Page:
How long will it be before our children completely lose the use of things not considered “modern,” in the face of “superior” technology? Will this baby, who tries to swipe paper pages like she would the shiny sheen of the iPad, grow up to fear and revile the old, manual, analog ways? Will books be wiped out by an entire generation of infantile swipers?
Whether it’s work or personal use, how many of us stare at the screen of a magic thinking machine _ and for how many hours a day? The first and most obvious impact that severe cyber use can leave is on the “windows to the soul,” the eyes we humans take so much pride in having evolved. The eyes are the breakwaters against the hurricane of entertainment _ for some, at all waking hours. Over the years the color tube of old TV’s has evolved into a focused, liquid-plasma cannonade of light _ the likes of which people have used LSD to experience.
If you have computer vision syndrome, you may experience some or all of these symptoms: blurred or double vision, red or dried eyes, headaches, or neck or back pain. Computer vision syndrome affects 50-to-90 percent of people who work with a computer. Imagine a TSA worker intently studying a high-definition X-ray readout for an entire shift, riding the train home, playing games on their smart phones only to later couch surf and watch shows on their plasma-screens while perusing the web on their laptops and downloading apps on their tablets. Between all the fun things one can buy, it is easy to have eyes locked onto a screen for an entire day without blinking the proverbial eye.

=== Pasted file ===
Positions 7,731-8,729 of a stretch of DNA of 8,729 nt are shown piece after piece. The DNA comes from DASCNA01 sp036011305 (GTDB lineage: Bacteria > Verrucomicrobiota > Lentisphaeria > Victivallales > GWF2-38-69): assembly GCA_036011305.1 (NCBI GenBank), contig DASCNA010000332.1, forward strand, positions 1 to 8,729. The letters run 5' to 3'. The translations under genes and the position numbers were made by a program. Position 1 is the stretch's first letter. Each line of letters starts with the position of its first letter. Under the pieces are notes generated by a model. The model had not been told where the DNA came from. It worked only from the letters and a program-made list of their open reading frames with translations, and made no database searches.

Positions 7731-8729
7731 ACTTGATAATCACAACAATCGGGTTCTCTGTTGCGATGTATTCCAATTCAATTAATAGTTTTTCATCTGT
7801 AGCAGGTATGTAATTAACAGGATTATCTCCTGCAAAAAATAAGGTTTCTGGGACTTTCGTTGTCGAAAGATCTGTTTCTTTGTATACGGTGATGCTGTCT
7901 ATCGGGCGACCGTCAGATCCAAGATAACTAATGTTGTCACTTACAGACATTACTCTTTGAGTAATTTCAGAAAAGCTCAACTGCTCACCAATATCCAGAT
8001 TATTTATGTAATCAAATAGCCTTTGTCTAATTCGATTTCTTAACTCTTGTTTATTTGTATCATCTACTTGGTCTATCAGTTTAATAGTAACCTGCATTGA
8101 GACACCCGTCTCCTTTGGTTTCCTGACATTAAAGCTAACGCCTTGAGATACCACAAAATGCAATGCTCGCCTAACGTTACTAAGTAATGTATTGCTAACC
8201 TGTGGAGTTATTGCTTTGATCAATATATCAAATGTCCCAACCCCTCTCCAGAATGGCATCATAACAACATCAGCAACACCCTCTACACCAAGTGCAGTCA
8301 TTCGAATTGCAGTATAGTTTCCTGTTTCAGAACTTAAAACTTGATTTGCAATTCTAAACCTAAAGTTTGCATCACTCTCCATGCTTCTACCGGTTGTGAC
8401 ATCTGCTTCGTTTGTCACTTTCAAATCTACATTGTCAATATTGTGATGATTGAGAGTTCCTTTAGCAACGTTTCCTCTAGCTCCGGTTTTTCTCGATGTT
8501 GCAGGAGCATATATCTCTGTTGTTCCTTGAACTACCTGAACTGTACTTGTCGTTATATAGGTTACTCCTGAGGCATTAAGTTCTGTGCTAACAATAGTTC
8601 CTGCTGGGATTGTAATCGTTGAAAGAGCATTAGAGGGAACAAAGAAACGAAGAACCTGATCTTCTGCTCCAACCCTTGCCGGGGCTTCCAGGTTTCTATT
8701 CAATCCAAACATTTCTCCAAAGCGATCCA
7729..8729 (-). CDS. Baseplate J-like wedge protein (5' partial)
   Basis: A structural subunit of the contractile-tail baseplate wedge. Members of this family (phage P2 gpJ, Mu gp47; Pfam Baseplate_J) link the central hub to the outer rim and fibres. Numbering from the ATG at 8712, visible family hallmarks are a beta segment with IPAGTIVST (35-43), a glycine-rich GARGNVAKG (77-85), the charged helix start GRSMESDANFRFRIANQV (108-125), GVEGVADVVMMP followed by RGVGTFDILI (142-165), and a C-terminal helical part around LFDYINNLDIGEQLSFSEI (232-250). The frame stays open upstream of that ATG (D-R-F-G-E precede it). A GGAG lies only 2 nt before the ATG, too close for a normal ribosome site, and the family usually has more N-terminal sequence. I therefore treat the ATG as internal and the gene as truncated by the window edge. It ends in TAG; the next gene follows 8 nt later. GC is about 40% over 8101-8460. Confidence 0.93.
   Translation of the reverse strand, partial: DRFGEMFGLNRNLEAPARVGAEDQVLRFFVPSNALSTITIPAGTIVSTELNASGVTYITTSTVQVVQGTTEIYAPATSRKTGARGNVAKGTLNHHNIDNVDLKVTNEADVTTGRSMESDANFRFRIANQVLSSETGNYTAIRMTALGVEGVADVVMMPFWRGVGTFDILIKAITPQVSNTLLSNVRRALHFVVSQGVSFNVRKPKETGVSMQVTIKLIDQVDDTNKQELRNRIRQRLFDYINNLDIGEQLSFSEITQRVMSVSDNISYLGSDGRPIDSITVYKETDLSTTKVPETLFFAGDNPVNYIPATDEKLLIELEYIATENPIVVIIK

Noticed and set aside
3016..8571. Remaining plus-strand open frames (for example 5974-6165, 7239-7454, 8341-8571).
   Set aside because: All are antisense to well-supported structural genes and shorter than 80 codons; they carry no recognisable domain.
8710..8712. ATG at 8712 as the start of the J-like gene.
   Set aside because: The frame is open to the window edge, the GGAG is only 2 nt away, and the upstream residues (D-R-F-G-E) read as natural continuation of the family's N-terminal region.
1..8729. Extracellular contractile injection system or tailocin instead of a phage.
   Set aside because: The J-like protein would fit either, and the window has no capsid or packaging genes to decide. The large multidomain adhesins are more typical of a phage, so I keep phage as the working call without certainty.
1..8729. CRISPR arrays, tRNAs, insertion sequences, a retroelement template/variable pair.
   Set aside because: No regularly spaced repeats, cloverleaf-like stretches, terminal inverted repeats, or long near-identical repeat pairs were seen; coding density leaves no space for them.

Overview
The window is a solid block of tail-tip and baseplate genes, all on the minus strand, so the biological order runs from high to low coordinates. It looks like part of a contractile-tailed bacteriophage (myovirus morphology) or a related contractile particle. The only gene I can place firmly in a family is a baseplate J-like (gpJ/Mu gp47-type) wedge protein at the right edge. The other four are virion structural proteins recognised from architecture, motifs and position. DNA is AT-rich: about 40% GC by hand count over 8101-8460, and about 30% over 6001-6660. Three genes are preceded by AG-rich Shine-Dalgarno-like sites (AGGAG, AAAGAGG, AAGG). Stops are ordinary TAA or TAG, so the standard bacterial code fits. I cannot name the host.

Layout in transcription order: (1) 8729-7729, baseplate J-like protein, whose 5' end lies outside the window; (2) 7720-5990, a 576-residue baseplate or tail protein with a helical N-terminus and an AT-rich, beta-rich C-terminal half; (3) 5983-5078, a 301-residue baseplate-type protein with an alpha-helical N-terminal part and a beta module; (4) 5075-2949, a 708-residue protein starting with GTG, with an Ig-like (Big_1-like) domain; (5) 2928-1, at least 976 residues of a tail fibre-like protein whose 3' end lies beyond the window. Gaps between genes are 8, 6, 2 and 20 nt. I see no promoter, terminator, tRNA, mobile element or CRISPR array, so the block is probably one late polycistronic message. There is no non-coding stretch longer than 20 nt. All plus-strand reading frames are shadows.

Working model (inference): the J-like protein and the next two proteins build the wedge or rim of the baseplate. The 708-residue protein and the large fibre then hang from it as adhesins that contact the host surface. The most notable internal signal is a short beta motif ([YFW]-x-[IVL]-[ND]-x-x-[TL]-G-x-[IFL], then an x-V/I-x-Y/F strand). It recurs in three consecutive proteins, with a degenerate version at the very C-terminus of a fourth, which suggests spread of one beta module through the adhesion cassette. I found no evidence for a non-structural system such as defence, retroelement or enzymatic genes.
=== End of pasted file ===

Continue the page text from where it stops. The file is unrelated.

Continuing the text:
Add to this physiological mix to what is called an “upper-cross syndrome or UCS.” Even as this article is written, its author experiences a forward head posture complete with jutted chin, clenched teeth, taut muscles in back of a bowed neck _ a situation ripe for chronic tension and migraine.
A device-addicted mind will drive one to check the thing _ given no indication there was a need to _ an average of 33 times a day (according to a three-day study conducted last week by this reporter). When thinking of other activities one might repeatedly perform on a daily basis, few things come to mind (check Facebook – 9 times a day; masturbation – twice a day; times cracking neck to side – 12; drink water – 9 times [all approximates except masturbation]). The compulsion to check the phone is more obsessive than cracking knuckles or that sickly catchy pop tune you can’t quite get out of your head.
It doesn’t take a scientific study to see that these devices have provided a beautiful excuse not to talk to each other at all. Yes, they are phones, but who really calls anyone anymore? You can simply use voice-commanded text, press send and walk away, knowing you did your part _ at least for a minute. It also does not require elaborate research to know that, on any given public transit vessel, fully 50 percent of riders have eyes locked to liquid crystal screens. At least the anxiety of [failing at] meeting new people in public will be taken care of.
Any utility one might gain, from having a tablet, can easily and more intuitively be satisfied with a pen and paper, and a book or magazine, in your backpack. Ten days with a Samsung Galaxy was enough to be convinced that, as far as consumer technology has come, it will be a phenomenally long time before real humanitarian use can be made of it. Meanwhile the art of the novel, the institution of the magazine, the integrity of the artists’ experience are all under constant digital attack. The war for our children is being broadcasted in high definition. And, unfortunately, books _ physical, perfect-bound paper books _ have piled up on the shelf above where this article was written, a queue of faithful lovers awaiting the writer’s distraction. While social lives may suffer just as much as under the weight of an expensive e-reader, such is the price that is paid for intimacy on some level.